Without Travis, FSU sputters early and rally falls short

Without starting quarterback Jordan Travis, Florida State looked lost offensively in the first half. That’s the nice way to put it.

After a hard-fought but heartbreaking loss to Clemson in Death Valley, the ‘Noles came home to a city undergoing a wave of the flu. With multiple players battling sickness and others simply not available, as well as Chubba Purdy’s transfer, it was going to be a challenging Saturday afternoon.

Entering halftime, the Seminoles only mustered 78 yards of total offense — surprisingly all through the air. They had -1 rushing yards at the half and ended the game with a season-low of 38. 

After rushing for over 100 yards in six of its first seven games, Florida State has failed to surpass that mark in its last two contests. 

With a surprise onside kick to start the second half, Mike Norvell put some wind in the sails of his football team and produced a light at the end of the tunnel. Two scores on back-to-back drives in the third quarter gave Florida State a chance to tie the game in the fourth. 

But when it came time to bring the game back to even, FSU couldn’t fully close the gap. A questionable decision to go for it on fourth-and-4, a pass attempt that fell incomplete with eight minutes left, led to a turnover on downs in Seminole territory. That gave NC State its best field position of the day and all the momentum. They scored 20 seconds later and the Wolfpack cruised the rest of the way to a 28-14 victory.

Despite playing well and keeping Florida State in the game, poor tackling, blown coverages and chunk plays on key drives let the Seminoles down defensively in the second half. Wolfpack quarterback Devin Leary threw for 314 yards and four touchdowns as NC State produced 400 yards of offense on the dot. 

For all the progress Florida State has made towards playing complete football games, Saturday looked like a regression back towards playing a “one half on, one half off” style of football. Maybe it was unpreparedness due to sickness, maybe it was just poor play. Perhaps it was the product of both. 

“It was a challenging week,” Norvell said. “It was emotional for all of us. I love these kids, man, it’s hard when you see them sick and hurting. Our training staff did an excellent job getting them ready. At times we only had one player at a position group during practice. I told them pregame today that I was proud of them.”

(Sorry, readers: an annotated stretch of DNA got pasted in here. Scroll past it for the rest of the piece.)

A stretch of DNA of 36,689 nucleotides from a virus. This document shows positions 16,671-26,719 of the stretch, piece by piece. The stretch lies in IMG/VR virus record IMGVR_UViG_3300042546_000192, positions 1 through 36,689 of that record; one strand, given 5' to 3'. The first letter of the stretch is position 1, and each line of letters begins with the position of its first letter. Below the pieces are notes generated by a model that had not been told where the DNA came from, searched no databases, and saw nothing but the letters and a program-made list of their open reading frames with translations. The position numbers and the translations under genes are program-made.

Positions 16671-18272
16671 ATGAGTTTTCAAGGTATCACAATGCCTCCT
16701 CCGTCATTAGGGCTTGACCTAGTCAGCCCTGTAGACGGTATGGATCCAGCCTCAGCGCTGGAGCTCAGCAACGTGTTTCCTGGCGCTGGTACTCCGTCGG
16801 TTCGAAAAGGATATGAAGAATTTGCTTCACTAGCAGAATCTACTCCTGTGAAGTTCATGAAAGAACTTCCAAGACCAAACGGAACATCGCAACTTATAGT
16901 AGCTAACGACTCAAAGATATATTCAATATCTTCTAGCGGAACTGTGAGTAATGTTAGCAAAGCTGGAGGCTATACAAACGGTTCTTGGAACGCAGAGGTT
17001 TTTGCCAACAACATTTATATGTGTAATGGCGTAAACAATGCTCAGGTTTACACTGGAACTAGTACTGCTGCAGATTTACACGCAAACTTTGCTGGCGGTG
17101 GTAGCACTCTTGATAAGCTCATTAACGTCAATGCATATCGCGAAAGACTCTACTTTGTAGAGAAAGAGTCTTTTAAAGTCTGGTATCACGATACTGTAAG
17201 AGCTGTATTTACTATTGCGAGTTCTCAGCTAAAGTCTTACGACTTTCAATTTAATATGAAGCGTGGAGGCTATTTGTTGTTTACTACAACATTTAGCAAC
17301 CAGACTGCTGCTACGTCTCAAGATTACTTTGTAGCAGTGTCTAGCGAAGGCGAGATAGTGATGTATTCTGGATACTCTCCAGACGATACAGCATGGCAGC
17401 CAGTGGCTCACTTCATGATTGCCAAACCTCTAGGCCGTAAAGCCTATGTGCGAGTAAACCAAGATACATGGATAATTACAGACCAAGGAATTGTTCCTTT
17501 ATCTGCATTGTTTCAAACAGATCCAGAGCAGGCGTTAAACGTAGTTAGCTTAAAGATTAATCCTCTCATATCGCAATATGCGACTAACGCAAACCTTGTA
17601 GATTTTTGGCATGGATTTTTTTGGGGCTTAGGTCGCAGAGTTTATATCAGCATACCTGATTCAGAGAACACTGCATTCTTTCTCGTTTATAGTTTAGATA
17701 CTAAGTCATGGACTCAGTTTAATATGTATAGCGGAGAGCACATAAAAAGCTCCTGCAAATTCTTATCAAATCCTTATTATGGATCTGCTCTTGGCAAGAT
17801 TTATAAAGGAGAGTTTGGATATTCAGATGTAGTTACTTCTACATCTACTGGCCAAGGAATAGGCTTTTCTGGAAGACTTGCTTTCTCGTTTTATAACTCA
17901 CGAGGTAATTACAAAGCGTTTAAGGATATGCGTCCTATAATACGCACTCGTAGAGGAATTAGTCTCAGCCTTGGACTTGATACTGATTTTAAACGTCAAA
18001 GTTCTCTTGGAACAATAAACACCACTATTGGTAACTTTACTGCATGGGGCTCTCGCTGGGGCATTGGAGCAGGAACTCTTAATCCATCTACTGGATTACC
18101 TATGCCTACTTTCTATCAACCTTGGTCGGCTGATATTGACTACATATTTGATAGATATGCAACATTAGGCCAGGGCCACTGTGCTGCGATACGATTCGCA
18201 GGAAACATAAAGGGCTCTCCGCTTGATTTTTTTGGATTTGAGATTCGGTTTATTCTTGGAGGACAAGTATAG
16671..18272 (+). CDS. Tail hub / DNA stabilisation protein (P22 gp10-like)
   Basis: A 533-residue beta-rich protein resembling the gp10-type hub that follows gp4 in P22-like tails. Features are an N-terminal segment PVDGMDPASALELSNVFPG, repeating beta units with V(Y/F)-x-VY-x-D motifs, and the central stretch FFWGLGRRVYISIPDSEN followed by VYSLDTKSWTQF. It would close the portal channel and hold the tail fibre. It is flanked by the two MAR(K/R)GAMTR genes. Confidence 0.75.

According to Norvell, 25 players missed practice due to the bug that has stormed campus and Tallahassee over the last week. Regardless, he doesn’t want to “use that as an excuse” and neither do the players.

“I think we should have played better,” receiver Keyshawn Helton said. “In college football, when somebody goes down, it’s next man up. It shouldn’t be that big of a difference. We just need to do a better job with the plays that are called.”

The Seminoles were a pitiful 2 of 16 on third down and consistently failed to produce much of anything against one of the ACC’s best defenses — a defense that supposedly was completely surprised by McKenzie Milton starting. They had been preparing for Jordan Travis all week, according to Wolfpack head coach Dave Doeren.

“We had a tough time running the ball and that’s kind of our identity,” Milton said. “We tried to get some rub routes, but they kept jumping them. We just didn’t execute. Those possessions are so few and far between, so precious, especially in the close games we’ve been having. We can’t waste those. In the end we have to put up more than 14 points to win.”

Milton, who was supposedly one of the players sick with the flu earlier in the week, threw for 233 yards and a touchdown.

Exactly how much of this loss can be chalked up to illness is uncertain. Norvell hinted throughout the postgame press conference that players were still battling sickness up until kickoff and those that could play did take the field. Even though the flu may be the scapegoat, Norvell’s decision to go for it on fourth-and-4 on their own side of midfield with 8 minutes left in the game is likely where fans may point their fingers.

Regardless, Florida State has one of it’s most important games of the season next week at home against Miami (3:30 p.m. on ESPN) that is getting hot at the right time and is no stranger to close games. 

FSU will need to win out the rest of the season if they are to make a bowl game this season. 

“If anybody needs to get hyped up for this game, they should not be playing at Florida State,” Helton said. “This is the reason you come to Florida State — to be in games like this. I haven’t beat them but it’s a new year and I’m ready to go to work.”